Based on the Nov. 8, 2019, USDA Supply and Demand Estimates report, Arkansas harvested 1.126 million acres with a 7,500 pounds per acre yield, and 84.45 million hundredweight, unchanged from October to November.

Louisiana 2019 harvested acreage totaled 415,000, unchanged. October yield, 6,650 pounds per acre, and November yield, 6,600 pounds per acre, and October production, 27.598 million, and November production, 27.39 million cwt represents only a slight change.

Mississippi, Louisiana, and Texas acreage, yield, and production did not change from October to November, according to USDA.

Data include all rice, Coats says, because the USDA balance sheet does not distinguish between long-grain and medium-grain rice.

He says the later the planting season in 2019, the more producers leaned on hybrid rice and a reasonably good, extended production and harvest season to meet yield goals.

By class, Coats says, the U.S. 2019-20 long-grain crop is forecast at 127.5 million cwt, up 900.000 cwt from the September forecast but still 22 percent smaller than a year earlier. This would be the smallest U.S. long-grain rice crop since 2011-12. The combined medium- and short-grain rice crop is forecast at 61.1 million cwt, up 400,000 cwt from the September forecast and more than 1 percent above a year earlier.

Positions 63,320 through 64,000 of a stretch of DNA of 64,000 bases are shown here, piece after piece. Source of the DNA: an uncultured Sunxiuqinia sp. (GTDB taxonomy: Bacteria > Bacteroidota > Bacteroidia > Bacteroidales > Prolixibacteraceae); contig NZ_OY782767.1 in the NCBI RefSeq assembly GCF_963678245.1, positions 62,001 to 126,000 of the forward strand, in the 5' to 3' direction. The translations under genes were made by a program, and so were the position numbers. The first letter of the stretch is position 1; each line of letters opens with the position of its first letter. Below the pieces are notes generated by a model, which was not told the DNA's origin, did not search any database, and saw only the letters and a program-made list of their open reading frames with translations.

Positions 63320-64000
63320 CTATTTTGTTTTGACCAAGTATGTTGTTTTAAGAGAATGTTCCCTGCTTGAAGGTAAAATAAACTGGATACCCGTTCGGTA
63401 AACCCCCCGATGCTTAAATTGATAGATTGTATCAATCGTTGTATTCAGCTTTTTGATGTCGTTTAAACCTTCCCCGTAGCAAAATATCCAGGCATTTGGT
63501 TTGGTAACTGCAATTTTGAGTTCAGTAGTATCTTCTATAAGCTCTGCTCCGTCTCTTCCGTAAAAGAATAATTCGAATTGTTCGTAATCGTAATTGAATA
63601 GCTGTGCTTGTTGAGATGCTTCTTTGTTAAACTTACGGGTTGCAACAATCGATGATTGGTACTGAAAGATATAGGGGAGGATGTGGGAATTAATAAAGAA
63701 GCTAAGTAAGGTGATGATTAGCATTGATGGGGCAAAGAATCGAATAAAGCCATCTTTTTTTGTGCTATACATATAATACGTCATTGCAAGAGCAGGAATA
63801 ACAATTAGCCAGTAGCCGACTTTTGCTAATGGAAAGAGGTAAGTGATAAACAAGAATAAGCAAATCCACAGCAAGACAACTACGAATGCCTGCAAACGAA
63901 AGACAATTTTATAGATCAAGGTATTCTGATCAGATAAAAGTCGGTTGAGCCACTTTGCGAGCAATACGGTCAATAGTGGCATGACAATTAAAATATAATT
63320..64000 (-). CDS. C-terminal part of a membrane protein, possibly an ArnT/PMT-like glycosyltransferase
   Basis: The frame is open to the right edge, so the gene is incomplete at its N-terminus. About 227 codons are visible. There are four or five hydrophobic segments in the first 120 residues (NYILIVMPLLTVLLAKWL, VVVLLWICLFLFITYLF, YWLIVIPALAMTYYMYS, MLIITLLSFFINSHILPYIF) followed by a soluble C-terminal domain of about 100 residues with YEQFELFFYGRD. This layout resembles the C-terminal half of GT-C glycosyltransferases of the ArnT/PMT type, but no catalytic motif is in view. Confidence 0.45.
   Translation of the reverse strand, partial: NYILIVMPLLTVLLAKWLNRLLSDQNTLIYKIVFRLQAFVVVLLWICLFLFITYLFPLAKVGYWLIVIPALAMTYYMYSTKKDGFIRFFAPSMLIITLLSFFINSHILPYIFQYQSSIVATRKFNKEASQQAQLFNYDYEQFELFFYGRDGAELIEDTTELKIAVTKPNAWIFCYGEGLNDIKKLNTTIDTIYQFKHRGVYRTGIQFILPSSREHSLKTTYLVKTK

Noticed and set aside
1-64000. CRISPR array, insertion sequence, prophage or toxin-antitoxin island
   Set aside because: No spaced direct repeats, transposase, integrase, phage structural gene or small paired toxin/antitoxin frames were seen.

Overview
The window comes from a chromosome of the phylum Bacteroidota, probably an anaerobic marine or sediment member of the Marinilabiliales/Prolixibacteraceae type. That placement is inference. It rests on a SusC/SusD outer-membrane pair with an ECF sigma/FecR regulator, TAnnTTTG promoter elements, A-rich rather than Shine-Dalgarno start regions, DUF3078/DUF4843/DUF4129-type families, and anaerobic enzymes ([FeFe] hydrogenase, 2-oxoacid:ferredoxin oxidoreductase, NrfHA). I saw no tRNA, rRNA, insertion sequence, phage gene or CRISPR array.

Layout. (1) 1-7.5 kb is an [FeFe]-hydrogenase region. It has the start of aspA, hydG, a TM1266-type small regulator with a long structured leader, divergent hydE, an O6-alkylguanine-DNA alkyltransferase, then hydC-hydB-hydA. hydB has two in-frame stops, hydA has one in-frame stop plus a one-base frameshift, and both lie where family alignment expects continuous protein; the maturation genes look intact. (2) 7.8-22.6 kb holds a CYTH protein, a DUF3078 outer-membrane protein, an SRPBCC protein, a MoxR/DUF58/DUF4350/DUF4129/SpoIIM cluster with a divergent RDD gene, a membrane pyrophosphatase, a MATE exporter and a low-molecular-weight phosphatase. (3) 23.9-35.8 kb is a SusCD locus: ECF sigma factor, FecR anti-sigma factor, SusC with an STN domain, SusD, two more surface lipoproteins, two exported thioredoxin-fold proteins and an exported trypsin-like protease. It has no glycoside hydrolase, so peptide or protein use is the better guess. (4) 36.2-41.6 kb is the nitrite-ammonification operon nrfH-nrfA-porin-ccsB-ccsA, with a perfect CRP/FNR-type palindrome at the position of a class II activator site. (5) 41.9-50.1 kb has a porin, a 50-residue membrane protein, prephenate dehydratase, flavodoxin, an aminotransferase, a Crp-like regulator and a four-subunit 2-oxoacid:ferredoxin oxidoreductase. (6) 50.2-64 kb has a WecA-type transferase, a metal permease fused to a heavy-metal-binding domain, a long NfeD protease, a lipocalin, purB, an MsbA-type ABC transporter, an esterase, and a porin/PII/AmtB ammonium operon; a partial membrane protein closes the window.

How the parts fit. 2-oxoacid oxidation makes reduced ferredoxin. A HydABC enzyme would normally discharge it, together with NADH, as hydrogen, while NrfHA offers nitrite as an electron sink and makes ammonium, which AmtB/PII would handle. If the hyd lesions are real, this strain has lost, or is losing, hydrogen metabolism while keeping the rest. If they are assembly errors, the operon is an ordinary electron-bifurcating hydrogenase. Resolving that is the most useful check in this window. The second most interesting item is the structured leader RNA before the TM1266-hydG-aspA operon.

Related:Rice producers faced tough 2019, yields likely below average

"U.S. long-grain rice has a sideways near-term trading range of $11.62 to $12.63 with USDA currently projecting a 2019-20 marketing period average farm market price of $11.80 per cwt or $5.31 per bushel," Coats says. "The longer three- to five-year trend has a definite downside bias."

The Bulls

Coats notes a few factors that support a bullish long-grain rice market.